I posted this on the student's forum but then thought nursing educators might enjoy reading about one of their own:
article from the New York State Nurses Association (NYSNA)
REPORT: March 2003
One Teacher Who Inspired a Career and a Commitment
by Genie Abrams
In nursing education, the art is not only in the teaching of tasks, but also in the conveyance of compassion and professional commitment.
Pat Curry-Wilson, RN, president of the New York State Nurses Association's District 5 (Broome and Tioga counties), remembers fondly--and daily--Letha West-Catlett, RN. In the second year of the three-year diploma program at Binghamton State Hospital School of Nursing, Curry-Wilson and her classmates did clinicals at Morrisania City Hospital in the Bronx, where West-Catlett was director of med/surg nursing education. Today, more than 40 years later
, Curry-Wilson says she will never forget her first impression of her teacher.
"She was a tiny African-American woman, five feet tall, but with enormous physical strength. She wore a starched, crisp, white uniform. Not a hair was out of place. And high atop that hair was her white nurse's cap. It looked like a white bird that might fly away with her."
West-Catlett's knowledge was as impressive as her appearance--or more so. "She seemed to have retained everything she'd ever learned," Curry-Wilson said.
"But it wasn't her knowledge that I remember most. It was how she emphasized the importance of joining your professional nursing organization. As a proud NYSNA member, she knew the importance of being aware of the practice and regulatory issues that affect us all. And she constantly reminded us to join NYSNA, both as a way of keeping up with those issues, and as a basic part of nursing professionalism."
West-Catlett also stressed the value of compassion in nursing.
"One day we students were all gathered near an empty bed on a unit, waiting for her. As she came into the room, she suddenly staggered and seemed to lose her balance. She started flailing her arms in an awkward way, and she fell onto the bed. We didn't know what to do. Then suddenly we realized: she was acting out a grand mal seizure, which we were just learning about.
"The only tool we had just then was a padded tongue blade. We restrained her tongue with the blade to maintain an open airway, and then just let the 'seizure' pass." That incident was typical, Curry-Wilson said, of the determination and creativity her teacher used, in making nursing "real" to her students. "We got to practice a technique, but more importantly, we learned exactly how it feels to those who are nearby when one occurs. There is no better definition of 'compassion', empathy-to feel along with someone."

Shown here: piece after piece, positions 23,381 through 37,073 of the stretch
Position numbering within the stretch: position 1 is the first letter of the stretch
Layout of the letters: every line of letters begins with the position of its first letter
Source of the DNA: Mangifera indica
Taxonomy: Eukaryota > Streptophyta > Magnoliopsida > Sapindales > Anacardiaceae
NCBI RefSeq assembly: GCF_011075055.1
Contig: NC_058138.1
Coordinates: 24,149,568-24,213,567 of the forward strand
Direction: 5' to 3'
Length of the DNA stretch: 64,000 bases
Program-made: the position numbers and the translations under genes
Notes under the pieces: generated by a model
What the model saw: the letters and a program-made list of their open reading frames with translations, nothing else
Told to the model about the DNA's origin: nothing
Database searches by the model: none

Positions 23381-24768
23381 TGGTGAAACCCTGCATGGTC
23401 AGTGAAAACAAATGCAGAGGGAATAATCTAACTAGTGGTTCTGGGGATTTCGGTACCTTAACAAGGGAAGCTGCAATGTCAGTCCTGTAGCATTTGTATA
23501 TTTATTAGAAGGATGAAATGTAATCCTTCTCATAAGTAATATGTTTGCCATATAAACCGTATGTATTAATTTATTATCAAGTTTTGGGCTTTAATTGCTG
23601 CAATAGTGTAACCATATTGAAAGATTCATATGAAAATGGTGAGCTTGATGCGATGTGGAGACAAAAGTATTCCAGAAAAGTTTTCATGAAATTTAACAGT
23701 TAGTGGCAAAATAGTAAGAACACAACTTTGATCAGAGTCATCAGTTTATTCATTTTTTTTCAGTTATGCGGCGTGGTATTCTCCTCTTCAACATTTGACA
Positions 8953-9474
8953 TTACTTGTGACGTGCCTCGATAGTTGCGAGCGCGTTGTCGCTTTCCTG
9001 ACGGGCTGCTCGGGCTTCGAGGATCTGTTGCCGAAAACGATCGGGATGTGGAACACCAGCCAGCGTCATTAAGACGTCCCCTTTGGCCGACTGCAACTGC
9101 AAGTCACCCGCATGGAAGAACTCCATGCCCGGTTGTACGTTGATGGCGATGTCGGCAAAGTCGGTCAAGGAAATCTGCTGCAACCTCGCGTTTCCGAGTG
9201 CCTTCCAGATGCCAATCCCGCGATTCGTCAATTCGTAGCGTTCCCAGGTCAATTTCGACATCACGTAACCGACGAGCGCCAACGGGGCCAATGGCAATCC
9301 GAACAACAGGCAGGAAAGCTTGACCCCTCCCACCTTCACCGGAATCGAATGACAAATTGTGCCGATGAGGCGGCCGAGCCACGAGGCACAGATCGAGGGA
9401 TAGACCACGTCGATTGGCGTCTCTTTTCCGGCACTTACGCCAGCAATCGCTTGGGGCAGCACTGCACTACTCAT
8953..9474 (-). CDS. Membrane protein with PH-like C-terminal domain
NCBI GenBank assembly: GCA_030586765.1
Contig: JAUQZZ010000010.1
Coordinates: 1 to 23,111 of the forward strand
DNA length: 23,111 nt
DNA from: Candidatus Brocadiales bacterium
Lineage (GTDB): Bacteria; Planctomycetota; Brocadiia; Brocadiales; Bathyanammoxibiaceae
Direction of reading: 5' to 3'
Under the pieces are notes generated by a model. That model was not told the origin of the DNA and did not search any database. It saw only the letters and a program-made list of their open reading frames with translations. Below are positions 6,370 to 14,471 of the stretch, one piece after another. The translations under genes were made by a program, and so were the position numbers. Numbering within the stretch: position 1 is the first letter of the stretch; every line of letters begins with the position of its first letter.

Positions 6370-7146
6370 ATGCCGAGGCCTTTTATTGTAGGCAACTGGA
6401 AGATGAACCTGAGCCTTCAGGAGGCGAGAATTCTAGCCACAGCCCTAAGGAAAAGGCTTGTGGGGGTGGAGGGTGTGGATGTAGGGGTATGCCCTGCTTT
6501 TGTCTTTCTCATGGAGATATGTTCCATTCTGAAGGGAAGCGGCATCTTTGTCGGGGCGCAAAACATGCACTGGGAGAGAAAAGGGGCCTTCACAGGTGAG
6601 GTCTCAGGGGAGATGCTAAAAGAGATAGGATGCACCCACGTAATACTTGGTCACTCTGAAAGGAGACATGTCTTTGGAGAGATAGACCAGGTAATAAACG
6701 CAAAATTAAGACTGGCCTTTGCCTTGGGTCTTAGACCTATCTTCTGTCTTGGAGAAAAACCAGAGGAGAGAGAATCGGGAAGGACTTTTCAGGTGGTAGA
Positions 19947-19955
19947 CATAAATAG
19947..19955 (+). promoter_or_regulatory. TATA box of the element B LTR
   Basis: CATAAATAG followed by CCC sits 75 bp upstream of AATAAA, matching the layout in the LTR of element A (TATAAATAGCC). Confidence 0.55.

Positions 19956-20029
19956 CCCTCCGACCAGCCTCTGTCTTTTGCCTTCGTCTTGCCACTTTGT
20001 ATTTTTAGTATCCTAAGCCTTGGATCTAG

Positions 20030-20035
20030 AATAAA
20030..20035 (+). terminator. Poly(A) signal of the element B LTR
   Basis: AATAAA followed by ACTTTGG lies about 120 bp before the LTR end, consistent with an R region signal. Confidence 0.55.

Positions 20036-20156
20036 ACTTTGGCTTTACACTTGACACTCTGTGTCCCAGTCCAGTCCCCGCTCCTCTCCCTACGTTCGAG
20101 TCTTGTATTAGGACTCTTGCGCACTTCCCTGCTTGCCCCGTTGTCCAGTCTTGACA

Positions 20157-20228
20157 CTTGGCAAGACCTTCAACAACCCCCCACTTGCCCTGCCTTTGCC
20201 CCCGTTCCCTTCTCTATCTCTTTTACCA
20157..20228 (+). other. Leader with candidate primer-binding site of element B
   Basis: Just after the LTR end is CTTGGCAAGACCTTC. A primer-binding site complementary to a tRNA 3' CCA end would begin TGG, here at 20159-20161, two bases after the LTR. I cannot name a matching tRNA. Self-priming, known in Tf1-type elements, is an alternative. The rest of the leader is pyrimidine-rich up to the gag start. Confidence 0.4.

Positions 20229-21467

West-Catlett also wanted all her students to reach beyond nursing's basic level. She constantly urged her students to obtain more formal education, and Curry-Wilson is one of those who responded. She earned her bachelor's degree in health science and her master's in health services administration. Along the way, she also became a nurse practitioner.
Today she is a legal nurse consultant, in independent practice in Binghamton. Her career has involved nursing in many settings and at various levels. Through it all, Curry-Wilson and West-Catlett remained fast friends.
"Letha was always very active in her church, as well as in her professional organizations," Curry-Wilson said. "A few years ago, when she was almost 90, I called her at Christmas. She was sad, because the women in her church were going to South Africa to support Nelson Mandela, and they'd told her she couldn't go because she was too old.
"I said, 'Letha, you've never taken 'no' for an answer! You're still in good health; you tell those ladies you're going to go, no matter what they say!'"
"That was what she always told her students: go
. Go find out the answers; go and join your nursing organization; go for more education; go, go, go.
"Well, a few months later, I got a postcard from Letha, from South Africa. It just said, 'It is done. God bless you!'"
Later that year, West-Catlett died after a brief illness. Curry-Wilson says she is grateful that she could encourage and inspire West-Catlett the same way her old teacher had encouraged and inspired her, many years before.
"I am the person I am, the NYSNA activist that I am, and the nurse that I am, because of her!" Curry-Wilson said.
Teachers often inspire nursing students to "see the big picture" in health care today, as well as to improve their own practice professionalism, by joining their professional associations. This impact is being recognized by NYSNA with the institution of a new award that will be presented at the annual Graduating Nursing Student Receptions, April 15-16 at NYSNA headquarters in Latham.
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